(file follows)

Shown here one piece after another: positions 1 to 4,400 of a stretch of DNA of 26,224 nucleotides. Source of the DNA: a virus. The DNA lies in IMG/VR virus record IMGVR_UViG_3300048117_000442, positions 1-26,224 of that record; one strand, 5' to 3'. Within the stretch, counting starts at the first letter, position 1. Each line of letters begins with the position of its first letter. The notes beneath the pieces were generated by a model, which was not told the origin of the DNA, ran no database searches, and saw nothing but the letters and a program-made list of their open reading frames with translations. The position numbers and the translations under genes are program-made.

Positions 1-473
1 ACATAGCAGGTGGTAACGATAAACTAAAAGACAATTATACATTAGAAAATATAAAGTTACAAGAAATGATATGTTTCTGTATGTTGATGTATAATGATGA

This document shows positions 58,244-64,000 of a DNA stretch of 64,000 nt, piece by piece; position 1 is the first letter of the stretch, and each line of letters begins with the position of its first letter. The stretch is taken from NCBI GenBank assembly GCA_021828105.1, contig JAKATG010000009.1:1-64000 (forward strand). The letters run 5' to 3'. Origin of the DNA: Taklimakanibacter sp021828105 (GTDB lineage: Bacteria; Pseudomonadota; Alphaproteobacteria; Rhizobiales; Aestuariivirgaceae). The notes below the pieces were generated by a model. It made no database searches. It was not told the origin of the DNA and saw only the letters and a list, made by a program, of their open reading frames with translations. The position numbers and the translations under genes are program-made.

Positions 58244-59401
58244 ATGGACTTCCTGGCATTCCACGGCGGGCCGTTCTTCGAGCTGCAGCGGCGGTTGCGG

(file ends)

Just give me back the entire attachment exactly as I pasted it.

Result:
Shown here one piece after another: positions 1 to 4,400 of a stretch of DNA of 26,224 nucleotides. Source of the DNA: a virus. The DNA lies in IMG/VR virus record IMGVR_UViG_3300048117_000442, positions 1-26,224 of that record; one strand, 5' to 3'. Within the stretch, counting starts at the first letter, position 1. Each line of letters begins with the position of its first letter. The notes beneath the pieces were generated by a model, which was not told the origin of the DNA, ran no database searches, and saw nothing but the letters and a program-made list of their open reading frames with translations. The position numbers and the translations under genes are program-made.

Positions 1-473
1 ACATAGCAGGTGGTAACGATAAACTAAAAGACAATTATACATTAGAAAATATAAAGTTACAAGAAATGATATGTTTCTGTATGTTGATGTATAATGATGA

This document shows positions 58,244-64,000 of a DNA stretch of 64,000 nt, piece by piece; position 1 is the first letter of the stretch, and each line of letters begins with the position of its first letter. The stretch is taken from NCBI GenBank assembly GCA_021828105.1, contig JAKATG010000009.1:1-64000 (forward strand). The letters run 5' to 3'. Origin of the DNA: Taklimakanibacter sp021828105 (GTDB lineage: Bacteria; Pseudomonadota; Alphaproteobacteria; Rhizobiales; Aestuariivirgaceae). The notes below the pieces were generated by a model. It made no database searches. It was not told the origin of the DNA and saw only the letters and a list, made by a program, of their open reading frames with translations. The position numbers and the translations under genes are program-made.

Positions 58244-59401
58244 ATGGACTTCCTGGCATTCCACGGCGGGCCGTTCTTCGAGCTGCAGCGGCGGTTGCGG